The first thing she said when we asked to buy the tiles was that they would only sell by the pallet. I  responded by saying I would be happy to buy three or four pallets, depending on the area of tiles on  each pallet. She then mentioned the transport and I said I believed that the rate was twenty Euros per  tonne for each 100 km. At that point she realised that I had the bases covered and admitted it would  upset her company’s outlets in France. Elizabetta then said she would telephone an agent in France and  we should go and have lunch and come back to see her at 3pm. Could she recommend somewhere in Modena?  Of course she could and we set off to Osteria da Ermes.

Noix, Going Postal

We arrived at twelve thirty and it was packed with locals. Come back in an hour we were told, so we  did. The customers sit on wooden benches and eat with whomever. There are long tables.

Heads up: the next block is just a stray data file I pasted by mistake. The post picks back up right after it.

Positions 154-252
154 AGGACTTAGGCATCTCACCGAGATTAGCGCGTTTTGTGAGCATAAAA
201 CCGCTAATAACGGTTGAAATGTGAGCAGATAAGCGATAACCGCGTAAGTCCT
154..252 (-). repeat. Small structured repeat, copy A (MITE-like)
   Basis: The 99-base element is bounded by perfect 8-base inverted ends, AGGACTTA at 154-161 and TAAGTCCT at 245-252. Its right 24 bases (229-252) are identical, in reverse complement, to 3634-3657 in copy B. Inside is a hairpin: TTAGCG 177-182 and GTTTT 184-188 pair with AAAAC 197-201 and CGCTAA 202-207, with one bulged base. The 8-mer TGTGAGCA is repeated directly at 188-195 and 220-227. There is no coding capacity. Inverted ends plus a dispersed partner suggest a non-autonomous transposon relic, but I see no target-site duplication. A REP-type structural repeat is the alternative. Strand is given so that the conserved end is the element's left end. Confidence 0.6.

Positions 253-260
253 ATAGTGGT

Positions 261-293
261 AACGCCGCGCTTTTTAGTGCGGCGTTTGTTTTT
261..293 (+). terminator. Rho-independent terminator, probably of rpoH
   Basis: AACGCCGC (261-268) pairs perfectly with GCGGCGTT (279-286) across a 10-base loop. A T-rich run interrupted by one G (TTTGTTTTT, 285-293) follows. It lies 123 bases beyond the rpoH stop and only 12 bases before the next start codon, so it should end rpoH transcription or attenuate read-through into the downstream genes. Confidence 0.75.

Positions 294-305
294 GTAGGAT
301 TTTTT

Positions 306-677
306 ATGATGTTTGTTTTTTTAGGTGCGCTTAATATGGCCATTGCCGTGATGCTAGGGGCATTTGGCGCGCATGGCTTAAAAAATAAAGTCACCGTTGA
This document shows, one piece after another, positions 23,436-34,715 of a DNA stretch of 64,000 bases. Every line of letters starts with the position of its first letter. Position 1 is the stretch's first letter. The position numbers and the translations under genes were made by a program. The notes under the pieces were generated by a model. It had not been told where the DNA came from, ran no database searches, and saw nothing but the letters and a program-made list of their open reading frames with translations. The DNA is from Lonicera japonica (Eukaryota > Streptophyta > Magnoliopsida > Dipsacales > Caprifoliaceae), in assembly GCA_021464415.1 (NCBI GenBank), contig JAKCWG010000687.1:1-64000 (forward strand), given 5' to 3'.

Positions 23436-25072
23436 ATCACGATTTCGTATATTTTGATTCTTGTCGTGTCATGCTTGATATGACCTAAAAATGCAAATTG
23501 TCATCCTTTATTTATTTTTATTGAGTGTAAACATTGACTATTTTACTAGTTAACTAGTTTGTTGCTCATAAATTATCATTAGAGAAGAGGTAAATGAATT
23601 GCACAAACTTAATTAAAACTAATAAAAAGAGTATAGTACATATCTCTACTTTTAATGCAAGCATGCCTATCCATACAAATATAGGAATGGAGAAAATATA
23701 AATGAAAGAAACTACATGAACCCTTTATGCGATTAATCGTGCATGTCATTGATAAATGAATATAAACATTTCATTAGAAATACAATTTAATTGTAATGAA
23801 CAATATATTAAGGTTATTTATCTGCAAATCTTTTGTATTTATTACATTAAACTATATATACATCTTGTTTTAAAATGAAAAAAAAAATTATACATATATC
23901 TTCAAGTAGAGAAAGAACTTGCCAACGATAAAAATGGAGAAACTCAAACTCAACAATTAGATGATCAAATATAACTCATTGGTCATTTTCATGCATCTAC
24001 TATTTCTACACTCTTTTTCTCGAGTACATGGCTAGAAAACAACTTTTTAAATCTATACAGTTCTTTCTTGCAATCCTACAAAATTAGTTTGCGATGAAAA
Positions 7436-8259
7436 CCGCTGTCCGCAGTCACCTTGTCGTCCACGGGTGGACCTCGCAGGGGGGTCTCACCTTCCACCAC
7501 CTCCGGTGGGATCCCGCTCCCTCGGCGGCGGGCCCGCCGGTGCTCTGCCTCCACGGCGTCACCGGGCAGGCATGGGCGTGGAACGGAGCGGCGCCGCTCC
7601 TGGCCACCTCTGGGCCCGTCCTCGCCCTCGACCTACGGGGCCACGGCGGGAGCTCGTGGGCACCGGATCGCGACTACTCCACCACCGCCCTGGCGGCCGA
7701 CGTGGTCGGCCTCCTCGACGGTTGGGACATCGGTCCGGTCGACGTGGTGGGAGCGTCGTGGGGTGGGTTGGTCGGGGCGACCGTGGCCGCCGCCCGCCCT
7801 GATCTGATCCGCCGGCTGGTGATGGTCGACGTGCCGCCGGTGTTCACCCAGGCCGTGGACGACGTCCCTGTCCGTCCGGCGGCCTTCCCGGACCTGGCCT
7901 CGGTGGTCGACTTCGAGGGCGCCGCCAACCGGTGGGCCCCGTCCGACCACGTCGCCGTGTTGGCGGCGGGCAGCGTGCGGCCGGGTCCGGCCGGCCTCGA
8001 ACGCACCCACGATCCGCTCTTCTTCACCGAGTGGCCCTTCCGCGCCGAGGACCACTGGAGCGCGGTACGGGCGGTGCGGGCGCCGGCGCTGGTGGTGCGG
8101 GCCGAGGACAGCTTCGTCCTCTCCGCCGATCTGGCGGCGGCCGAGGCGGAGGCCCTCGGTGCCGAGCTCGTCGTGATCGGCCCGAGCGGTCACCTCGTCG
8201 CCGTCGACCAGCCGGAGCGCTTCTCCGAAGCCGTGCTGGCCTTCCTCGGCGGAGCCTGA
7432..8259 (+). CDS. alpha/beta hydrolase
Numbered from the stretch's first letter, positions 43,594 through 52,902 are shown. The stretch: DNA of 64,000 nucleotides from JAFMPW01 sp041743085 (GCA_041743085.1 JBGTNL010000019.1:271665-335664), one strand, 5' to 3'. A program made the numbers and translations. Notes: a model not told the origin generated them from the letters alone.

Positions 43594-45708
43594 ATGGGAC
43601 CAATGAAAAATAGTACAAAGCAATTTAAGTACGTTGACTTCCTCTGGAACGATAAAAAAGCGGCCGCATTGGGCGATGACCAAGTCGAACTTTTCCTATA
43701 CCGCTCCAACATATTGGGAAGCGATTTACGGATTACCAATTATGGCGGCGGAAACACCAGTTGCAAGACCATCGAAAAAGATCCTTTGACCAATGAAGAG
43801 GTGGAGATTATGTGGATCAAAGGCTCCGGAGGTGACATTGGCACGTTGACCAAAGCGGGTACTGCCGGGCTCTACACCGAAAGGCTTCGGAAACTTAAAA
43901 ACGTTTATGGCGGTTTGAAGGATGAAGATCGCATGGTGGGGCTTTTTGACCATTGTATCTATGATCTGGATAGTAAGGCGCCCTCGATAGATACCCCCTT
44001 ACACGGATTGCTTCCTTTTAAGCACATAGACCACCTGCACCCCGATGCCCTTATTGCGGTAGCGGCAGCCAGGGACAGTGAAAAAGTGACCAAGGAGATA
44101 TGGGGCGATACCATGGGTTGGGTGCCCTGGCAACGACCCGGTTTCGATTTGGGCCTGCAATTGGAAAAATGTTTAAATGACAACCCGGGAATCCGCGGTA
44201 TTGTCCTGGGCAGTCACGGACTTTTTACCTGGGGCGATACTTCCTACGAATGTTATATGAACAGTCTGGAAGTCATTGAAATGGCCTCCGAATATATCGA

The local wine there is Lambrusco and the food is cooked by the wife of the owner and served by their  children and is divine.

Three o’clock arrives and we are back with Elizabetta. She tells us that she has arranged for us to  buy the tiles via an agent, delivered for 25 Euros per square metre, so a fifty percent saving for us  plus some money for the agent, so we agreed. Now we have a day to look around Modena and find some  balsamic vinegar to take home. Our host at Pra Rosso has another friend, this time we are going  straight there.

Noix, Going Postal

The Villa San Donnino was built around the turn of the last century. The original owner was an art  collector and had the inside decorated by the modern Italian artists of the time.  Today it produces  traditional balsamic vinegar. This is not the same thing as the balsamic on the supermarket shelves,  which only became regulated in1983.